Three new competitors were no match this weekend for the mighty action epic "300," which easily defended its box office crown to rule North American theaters for a second straight time. Sandra Bullock reached a new career high with the thriller "Premonition," which debuted in third place while the horror film "Dead Silence" and the Chris Rock comedy "I Think I Love My Wife" opened in the top five with mixed results. "300" grossed as much as all three new releases combined.
It was another decisive victory for Warner Bros. as "300" commanded the top spot with an estimated $31.2M in its second weekend dropping a sizable 56% from its record launch. Averaging a stellar $9,537 from 3,270 locations, the R-rated historical actioner raised its ten-day tally to a remarkable $127.5M making it the top-grossing film of 2007 in a short period of time.
300’s second weekend gross was even bigger than the opening weekends for recent R-rated spring actioners like "Sin City," "Constantine," and "V for Vendetta." Those films all dropped by more than half in their sophomore frames and collected 66-69% of their final grosses in the first ten days. 300 could follow in the same pattern and reach a colossal $180-190M domestically. That would be an impressive tally for a film with an estimated production cost of $60-65M.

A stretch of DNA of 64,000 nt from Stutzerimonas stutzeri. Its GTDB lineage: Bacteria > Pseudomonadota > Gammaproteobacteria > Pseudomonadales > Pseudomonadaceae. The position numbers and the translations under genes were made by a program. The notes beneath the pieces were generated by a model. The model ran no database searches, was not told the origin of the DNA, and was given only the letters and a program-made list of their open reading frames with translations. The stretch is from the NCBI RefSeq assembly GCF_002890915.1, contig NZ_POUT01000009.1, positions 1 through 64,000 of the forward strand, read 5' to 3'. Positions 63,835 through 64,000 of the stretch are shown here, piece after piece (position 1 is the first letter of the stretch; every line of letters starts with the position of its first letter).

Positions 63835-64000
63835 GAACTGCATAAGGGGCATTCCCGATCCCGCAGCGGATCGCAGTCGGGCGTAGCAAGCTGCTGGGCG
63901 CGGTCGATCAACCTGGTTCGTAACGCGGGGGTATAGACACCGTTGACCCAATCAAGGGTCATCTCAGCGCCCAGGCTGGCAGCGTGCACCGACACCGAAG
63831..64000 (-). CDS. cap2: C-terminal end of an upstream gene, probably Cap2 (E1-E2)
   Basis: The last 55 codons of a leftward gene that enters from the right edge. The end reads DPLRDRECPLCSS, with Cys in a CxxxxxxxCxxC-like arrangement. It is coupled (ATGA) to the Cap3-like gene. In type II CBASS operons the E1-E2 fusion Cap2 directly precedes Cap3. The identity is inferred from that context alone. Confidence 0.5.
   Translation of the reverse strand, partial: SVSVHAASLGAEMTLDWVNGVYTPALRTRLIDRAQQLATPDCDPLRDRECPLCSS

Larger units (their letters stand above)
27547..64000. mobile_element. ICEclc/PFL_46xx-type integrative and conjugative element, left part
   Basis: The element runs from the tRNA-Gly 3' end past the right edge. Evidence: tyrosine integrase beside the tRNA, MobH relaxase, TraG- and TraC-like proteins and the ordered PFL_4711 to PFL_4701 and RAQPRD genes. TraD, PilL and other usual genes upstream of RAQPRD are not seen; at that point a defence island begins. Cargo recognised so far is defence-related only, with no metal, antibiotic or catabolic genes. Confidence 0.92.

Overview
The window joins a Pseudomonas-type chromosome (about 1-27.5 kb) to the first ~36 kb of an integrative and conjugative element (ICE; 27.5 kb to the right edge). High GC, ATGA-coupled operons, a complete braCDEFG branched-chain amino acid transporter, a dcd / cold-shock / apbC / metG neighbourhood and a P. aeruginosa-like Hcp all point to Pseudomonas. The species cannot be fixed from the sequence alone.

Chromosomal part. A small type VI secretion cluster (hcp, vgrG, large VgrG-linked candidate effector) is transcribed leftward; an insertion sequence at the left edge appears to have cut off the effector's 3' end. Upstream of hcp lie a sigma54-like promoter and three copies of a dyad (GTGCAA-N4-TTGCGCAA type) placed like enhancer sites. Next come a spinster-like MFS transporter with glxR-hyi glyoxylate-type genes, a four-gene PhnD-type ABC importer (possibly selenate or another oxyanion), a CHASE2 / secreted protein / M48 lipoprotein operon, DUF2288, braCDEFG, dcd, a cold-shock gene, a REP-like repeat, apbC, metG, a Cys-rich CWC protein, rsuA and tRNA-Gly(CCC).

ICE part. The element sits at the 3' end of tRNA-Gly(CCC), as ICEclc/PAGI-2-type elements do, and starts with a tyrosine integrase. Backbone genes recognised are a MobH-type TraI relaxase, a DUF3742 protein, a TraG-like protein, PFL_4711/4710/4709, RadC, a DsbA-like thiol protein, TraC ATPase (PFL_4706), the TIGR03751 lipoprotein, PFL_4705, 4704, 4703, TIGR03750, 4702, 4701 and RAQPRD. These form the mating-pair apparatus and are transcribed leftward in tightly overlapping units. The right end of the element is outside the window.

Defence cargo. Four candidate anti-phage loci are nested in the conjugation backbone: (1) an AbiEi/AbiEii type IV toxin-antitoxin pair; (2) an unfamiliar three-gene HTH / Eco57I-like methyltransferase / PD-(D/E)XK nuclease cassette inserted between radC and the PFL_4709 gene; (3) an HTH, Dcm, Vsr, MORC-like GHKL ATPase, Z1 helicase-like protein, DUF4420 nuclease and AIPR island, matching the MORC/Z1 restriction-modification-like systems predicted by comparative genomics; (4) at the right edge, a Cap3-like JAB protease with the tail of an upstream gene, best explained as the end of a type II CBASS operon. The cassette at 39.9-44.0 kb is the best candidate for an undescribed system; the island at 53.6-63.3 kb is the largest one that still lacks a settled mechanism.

Overseas, the Spartan sensation scored number one openings this weekend in South Korea, Turkey, Thailand, Hong Kong, and India and grossed an estimated $15.6M overall from over 1,300 screens in 13 markets. The international total stands at $24.6M with major invasions scheduled this week in Europe and the United Kingdom.
Buena Vista held steady in second place again with the motorcycle comedy "Wild Hogs," which dropped only 32% to an estimated $18.8M in its third weekend. The Tim Allen–John Travolta hit crossed the $100M mark on Sunday in its 17th day of release pushing the cume to $104M. Despite dreadful reviews, "Wild Hogs" is holding up very well and could find its way to a sensational $150M domestically.
Sandra Bullock scared up the biggest opening of her career with the supernatural thriller "Premonition," which collected an estimated $18M to land in third place. The PG-13 film about a woman who relives a day in her life and tries to prevent the death of her husband averaged a solid $6,358 from 2,831 venues. Reviews were mostly negative for the Sony release. "Premonition," Bullock’s first spooky thriller, beat out her previous best opening weekend performance of $16.2M which was generated by both "Speed 2" in 1997 and "The Divine Secrets of the Ya-Ya Sisterhood" in 2002. Adult women as expected led the way for the $20M production with studio research showing that 66% of the audience was female and 61% were 25 or older.
Universal scared up a decent opening for its new horror entry "Dead Silence," which debuted in 1,805 theaters to an estimated $7.8M. Averaging a moderate $4,305 per location, the R-rated film about a ventriliquist’s dummy on a deadly rampage was marketed as being from the director of "Saw," James Wan. Reviews were not too bad for a fright flick not screened in advance for critics and actually scored the best marks of the weekend’s three new releases.